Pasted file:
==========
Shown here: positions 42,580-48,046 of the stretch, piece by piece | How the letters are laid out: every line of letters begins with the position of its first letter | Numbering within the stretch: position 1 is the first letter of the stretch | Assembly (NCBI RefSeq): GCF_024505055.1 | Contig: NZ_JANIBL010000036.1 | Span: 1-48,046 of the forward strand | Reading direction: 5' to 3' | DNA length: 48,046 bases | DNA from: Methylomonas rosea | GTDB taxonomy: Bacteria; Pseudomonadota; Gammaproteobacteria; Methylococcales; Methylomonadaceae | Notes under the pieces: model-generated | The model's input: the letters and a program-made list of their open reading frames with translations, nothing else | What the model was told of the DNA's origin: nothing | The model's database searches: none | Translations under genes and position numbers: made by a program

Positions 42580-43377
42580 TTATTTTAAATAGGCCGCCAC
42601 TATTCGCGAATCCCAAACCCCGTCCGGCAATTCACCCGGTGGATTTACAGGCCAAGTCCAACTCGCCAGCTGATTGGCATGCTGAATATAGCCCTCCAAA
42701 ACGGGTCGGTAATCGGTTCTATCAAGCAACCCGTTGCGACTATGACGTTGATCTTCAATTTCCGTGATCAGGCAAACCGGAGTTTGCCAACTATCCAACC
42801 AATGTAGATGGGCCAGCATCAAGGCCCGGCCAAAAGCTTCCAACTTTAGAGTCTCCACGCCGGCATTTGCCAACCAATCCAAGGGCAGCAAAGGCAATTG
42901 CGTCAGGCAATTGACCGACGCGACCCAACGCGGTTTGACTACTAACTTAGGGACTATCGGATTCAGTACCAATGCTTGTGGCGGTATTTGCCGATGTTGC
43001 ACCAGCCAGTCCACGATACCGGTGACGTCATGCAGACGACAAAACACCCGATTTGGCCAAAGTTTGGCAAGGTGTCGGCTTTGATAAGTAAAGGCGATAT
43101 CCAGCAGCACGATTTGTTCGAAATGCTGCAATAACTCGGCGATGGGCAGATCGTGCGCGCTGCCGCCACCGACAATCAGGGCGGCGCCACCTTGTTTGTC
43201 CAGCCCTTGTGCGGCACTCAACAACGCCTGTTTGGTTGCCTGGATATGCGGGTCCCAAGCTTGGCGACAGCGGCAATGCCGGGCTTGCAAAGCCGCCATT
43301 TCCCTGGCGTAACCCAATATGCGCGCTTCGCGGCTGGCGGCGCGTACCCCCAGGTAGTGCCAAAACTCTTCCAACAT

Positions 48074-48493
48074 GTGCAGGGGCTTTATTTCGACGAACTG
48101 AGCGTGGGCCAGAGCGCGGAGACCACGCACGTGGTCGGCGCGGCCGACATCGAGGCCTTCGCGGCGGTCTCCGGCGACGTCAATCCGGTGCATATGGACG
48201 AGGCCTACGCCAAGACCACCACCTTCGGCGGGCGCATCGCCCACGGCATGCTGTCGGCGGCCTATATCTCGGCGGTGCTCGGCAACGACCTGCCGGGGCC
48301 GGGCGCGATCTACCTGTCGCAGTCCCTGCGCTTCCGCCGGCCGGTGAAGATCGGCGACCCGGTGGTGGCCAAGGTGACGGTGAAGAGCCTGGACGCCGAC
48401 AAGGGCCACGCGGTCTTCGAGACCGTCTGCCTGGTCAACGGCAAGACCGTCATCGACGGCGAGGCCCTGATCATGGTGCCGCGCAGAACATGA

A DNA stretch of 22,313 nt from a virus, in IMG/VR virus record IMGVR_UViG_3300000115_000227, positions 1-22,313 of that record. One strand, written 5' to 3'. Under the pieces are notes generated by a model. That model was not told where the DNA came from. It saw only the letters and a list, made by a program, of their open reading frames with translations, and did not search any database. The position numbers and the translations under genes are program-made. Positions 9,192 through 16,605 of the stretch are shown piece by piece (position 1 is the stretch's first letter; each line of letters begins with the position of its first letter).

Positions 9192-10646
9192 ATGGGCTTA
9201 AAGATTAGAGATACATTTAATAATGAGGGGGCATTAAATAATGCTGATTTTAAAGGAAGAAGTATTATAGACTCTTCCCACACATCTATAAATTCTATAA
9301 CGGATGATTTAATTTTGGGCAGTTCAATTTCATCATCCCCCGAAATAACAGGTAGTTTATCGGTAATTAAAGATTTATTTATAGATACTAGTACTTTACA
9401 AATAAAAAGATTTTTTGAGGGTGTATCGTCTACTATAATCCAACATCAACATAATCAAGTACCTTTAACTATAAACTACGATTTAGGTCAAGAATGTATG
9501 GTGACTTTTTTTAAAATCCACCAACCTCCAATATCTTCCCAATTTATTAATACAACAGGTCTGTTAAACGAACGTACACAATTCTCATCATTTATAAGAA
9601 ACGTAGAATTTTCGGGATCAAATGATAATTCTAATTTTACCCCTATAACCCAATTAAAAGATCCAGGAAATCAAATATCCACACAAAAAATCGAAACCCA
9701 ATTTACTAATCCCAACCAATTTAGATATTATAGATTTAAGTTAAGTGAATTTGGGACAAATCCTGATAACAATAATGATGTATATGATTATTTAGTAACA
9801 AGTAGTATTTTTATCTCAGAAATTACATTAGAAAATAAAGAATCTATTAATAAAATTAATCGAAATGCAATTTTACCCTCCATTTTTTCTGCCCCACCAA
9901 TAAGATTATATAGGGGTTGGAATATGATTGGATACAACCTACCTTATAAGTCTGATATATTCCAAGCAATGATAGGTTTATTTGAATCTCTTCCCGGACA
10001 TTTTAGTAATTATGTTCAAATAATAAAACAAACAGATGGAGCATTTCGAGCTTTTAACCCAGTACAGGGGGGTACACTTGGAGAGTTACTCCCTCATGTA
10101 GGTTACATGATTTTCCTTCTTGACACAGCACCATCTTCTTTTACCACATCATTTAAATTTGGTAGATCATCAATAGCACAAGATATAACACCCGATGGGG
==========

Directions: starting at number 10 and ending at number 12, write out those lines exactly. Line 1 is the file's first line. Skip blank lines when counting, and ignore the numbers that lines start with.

43201 CAGCCCTTGTGCGGCACTCAACAACGCCTGTTTGGTTGCCTGGATATGCGGGTCCCAAGCTTGGCGACAGCGGCAATGCCGGGCTTGCAAAGCCGCCATT
43301 TCCCTGGCGTAACCCAATATGCGCGCTTCGCGGCTGGCGGCGCGTACCCCCAGGTAGTGCCAAAACTCTTCCAACAT

Positions 48074-48493